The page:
When you start thinking about transitioning, discuss it with your stylist and gauge her reaction. If you hear any of the following statements, it may be time to pack up and bid your stylist farewell:
1.) “I don’t do natural hair.”
This one is pretty easy. He/she is letting you know right off the bat that you won’t be finding much support in their establishment. This type of stylist makes no illusions about his/her skill sets, and you should take it in stride and respect their honesty. Think of it like going to a pediatrician for your heart condition. While the pediatrician is a bonafide doctor in every sense of the word and could very well save your life in a clutch situation, they are not specialists in that aspect of medicine. You need a cardiologist! In hair care, some cosmetologists, while experienced in hair in general, are better suited for particular aspects of hair care like coloring, weaving or working with natural hair. You would much rather her tell you this now than to have her later mishandle your hair unintentionally.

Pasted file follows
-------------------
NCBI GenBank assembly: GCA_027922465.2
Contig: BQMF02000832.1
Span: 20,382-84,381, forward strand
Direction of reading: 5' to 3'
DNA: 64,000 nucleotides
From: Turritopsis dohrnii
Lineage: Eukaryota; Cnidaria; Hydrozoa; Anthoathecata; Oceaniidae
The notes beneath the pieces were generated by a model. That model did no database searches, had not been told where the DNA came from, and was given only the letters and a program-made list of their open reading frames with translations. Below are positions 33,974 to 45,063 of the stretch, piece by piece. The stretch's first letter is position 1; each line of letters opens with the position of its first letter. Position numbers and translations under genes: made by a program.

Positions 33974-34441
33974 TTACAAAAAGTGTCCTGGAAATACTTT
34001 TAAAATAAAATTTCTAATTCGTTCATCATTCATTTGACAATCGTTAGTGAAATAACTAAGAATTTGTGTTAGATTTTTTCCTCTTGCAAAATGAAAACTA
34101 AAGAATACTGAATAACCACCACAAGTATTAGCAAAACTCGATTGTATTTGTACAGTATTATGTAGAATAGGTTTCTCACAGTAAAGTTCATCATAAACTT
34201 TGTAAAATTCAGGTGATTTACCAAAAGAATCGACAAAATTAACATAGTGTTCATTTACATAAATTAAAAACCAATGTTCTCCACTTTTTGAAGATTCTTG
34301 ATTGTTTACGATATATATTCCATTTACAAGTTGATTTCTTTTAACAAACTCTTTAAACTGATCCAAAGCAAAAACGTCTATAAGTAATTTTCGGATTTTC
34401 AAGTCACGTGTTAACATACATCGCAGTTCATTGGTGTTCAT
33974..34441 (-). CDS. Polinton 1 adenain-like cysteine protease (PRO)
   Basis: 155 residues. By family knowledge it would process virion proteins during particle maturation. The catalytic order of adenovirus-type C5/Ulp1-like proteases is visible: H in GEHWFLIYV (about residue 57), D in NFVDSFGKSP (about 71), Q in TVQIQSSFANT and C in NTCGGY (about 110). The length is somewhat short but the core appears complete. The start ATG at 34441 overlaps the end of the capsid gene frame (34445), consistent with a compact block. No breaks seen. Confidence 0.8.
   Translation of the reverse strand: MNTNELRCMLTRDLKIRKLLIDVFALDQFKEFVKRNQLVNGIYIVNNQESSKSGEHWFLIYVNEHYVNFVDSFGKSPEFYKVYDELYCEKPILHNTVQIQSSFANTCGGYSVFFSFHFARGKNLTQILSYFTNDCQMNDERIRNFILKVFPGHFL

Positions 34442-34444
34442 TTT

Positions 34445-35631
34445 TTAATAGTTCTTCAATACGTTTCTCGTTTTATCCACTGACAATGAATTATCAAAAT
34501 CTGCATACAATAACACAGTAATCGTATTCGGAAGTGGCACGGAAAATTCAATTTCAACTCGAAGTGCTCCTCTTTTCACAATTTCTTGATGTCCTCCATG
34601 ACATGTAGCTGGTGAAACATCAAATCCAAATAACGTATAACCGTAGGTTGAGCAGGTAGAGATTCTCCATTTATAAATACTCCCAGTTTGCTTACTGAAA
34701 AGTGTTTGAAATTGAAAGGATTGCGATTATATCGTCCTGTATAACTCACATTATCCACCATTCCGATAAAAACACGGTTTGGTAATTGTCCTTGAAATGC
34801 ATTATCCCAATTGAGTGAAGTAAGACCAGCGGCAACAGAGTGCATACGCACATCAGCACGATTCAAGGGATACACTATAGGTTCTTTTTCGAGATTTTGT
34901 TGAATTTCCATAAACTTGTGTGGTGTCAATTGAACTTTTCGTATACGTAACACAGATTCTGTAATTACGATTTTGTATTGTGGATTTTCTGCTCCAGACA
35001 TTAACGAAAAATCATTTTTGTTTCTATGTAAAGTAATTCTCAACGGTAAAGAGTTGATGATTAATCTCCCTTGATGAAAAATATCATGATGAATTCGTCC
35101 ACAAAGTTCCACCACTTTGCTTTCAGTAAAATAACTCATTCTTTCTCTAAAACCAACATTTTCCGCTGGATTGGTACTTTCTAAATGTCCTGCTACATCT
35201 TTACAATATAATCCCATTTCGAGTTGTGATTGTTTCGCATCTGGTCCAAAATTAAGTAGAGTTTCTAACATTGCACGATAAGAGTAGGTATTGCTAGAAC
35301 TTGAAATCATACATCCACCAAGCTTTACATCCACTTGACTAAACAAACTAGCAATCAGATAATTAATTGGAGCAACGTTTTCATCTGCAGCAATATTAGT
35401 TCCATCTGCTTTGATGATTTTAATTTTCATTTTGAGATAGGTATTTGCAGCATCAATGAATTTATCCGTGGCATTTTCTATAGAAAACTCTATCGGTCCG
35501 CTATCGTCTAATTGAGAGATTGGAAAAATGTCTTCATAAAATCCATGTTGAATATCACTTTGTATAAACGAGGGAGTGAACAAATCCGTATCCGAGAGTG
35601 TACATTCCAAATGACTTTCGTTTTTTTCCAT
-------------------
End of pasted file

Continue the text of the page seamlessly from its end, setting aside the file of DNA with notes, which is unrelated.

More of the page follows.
2.) “Um, but your texture is not _______ enough.”